Palestinians warn of uprising if Israel seeks to kill ‘beloved’ escapees

Graphic - Palestinian political prisoners (Mondoweiss)

Mondoweiss Editors 

Mondoweiss  /  September 9, 2021

The dramatic escape of six Palestinian prisoners from Gilboa prison is now in its fourth day, and the story is resonating around the world. Palestinians and their supporters celebrate the escape, while Israeli authorities and media express humiliation and rage.

The dramatic escape of six prisoners from Gilboa prison in Israel is now in its fourth day with none of the prisoners captured, and the story is resonating around the world. Palestinians and their supporters celebrate an escape to rival those in Hollywood pictures. While Israeli authorities and media express humiliation and rage.

Over 100 Palestinians were injured as Israeli authorities attacked protests in the West Bank Wednesday in solidarity with the escapees, according to the Palestinian Red Crescent.

Israelis describe the escapees as “terrorists,” and an anchor on i24 News said today that the escape has caused fear because they are “dangerous people on the run.” Alon Eviatar, a former intelligence officer, told the channel that Israel has two choices, to capture the escaped prisoners or kill them.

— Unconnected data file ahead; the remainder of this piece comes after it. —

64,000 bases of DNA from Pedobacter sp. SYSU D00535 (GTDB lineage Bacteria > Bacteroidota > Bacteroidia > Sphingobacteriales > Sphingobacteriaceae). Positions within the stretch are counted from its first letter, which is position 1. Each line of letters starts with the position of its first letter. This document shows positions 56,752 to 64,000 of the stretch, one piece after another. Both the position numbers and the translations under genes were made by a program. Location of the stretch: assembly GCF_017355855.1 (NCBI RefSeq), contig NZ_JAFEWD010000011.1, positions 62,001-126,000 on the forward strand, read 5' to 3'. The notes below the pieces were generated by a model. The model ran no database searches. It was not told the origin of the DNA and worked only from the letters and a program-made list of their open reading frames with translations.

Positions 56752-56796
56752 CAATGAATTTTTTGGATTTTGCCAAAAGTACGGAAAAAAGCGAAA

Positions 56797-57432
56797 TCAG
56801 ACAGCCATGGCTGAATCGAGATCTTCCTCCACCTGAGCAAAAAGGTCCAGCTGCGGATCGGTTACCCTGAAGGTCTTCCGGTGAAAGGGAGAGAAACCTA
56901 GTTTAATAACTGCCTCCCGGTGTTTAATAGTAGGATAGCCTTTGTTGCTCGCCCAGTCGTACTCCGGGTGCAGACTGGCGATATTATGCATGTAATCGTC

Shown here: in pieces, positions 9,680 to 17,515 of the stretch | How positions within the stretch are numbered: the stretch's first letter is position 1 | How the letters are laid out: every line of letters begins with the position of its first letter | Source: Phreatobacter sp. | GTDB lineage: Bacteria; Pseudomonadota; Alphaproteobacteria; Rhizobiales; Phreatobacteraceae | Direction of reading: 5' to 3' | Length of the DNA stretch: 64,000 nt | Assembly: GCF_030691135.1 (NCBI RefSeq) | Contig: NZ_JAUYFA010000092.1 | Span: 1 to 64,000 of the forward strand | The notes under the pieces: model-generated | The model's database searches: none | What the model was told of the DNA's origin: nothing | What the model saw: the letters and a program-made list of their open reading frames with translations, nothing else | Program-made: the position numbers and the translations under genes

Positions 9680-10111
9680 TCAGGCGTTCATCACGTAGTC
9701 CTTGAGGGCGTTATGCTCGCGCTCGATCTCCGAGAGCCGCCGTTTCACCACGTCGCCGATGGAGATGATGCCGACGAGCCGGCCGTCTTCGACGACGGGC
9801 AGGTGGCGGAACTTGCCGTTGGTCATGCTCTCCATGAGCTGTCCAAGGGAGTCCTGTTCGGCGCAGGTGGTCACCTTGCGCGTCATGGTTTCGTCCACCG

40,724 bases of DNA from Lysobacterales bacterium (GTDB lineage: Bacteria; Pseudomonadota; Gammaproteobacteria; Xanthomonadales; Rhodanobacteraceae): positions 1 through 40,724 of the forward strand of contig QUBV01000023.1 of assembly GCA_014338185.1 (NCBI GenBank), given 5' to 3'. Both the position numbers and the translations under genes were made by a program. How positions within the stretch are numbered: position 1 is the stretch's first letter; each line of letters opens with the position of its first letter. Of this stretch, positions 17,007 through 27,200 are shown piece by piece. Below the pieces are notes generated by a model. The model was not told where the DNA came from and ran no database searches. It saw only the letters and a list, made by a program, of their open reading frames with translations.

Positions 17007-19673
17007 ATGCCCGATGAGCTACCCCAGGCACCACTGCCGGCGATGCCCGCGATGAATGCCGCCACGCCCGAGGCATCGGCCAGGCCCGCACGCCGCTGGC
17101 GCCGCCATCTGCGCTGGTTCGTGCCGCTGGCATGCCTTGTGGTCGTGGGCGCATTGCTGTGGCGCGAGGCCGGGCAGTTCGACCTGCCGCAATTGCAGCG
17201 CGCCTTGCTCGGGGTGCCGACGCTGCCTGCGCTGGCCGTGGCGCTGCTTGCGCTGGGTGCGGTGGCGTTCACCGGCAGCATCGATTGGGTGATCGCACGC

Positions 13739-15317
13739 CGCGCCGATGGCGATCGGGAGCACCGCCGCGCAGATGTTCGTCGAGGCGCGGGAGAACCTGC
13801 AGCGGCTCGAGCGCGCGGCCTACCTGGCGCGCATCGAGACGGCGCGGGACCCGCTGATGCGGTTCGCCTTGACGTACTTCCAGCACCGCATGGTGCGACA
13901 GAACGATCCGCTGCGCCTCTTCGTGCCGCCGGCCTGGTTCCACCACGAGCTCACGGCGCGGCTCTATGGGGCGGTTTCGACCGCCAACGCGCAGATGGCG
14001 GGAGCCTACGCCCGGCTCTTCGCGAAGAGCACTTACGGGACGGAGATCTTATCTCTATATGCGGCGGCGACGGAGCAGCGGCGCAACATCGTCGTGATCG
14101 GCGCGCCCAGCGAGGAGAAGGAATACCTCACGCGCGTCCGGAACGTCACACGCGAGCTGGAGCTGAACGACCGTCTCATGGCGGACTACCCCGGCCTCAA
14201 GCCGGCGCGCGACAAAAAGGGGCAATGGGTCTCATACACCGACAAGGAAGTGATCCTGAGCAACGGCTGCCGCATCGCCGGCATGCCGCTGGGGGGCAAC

While Samer Sinijlawi, chair of the Jerusalem Development Fund, warned on i24 News that if any prisoner is assassinated, it would be a “serious mistake” on Israel’s part and quickly escalate, possibly resulting in an intifada, or uprising.

“No Palestinian and Israeli will agree on anything that relates to prisoners, we will always disagree… These people are heroes in front of every single Palestinian, regardless… This is something that brings all Palestinians together… 100 percent of Palestinians are in support of the prisoners,” Sinijlawi explained. “They have beaten the system, they have freed themselves from a very tough and complicated security arrangement… They are becoming beloved by everyone…. These people will be embraced, they will be helped everywhere they go within Palestinian society.”